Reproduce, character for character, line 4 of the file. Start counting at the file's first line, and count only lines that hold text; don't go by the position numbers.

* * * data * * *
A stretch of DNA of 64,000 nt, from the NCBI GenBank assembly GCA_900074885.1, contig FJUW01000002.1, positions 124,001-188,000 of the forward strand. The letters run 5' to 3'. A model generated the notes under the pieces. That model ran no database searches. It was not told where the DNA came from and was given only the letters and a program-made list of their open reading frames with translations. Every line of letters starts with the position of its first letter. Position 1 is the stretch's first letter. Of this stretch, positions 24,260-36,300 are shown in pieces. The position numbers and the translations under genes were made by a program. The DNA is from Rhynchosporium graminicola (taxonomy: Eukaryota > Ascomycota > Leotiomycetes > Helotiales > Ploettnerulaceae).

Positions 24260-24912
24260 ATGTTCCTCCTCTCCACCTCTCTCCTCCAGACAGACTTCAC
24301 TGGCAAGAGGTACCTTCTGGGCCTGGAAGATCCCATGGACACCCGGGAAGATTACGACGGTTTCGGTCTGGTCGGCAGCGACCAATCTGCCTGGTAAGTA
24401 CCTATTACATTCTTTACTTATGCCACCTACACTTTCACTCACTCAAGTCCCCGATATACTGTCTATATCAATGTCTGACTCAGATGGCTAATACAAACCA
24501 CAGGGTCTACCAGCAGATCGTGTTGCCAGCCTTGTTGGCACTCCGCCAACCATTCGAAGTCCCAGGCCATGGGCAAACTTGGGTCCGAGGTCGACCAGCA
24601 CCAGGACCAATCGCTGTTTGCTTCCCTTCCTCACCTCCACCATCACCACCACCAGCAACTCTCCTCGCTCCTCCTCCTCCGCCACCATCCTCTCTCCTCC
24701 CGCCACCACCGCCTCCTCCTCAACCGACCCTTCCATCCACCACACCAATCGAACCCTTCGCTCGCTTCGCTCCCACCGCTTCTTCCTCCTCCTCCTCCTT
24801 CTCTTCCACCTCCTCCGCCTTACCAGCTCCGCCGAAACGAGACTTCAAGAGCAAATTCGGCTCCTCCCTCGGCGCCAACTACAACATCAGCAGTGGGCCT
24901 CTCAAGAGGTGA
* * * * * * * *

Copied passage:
24301 TGGCAAGAGGTACCTTCTGGGCCTGGAAGATCCCATGGACACCCGGGAAGATTACGACGGTTTCGGTCTGGTCGGCAGCGACCAATCTGCCTGGTAAGTA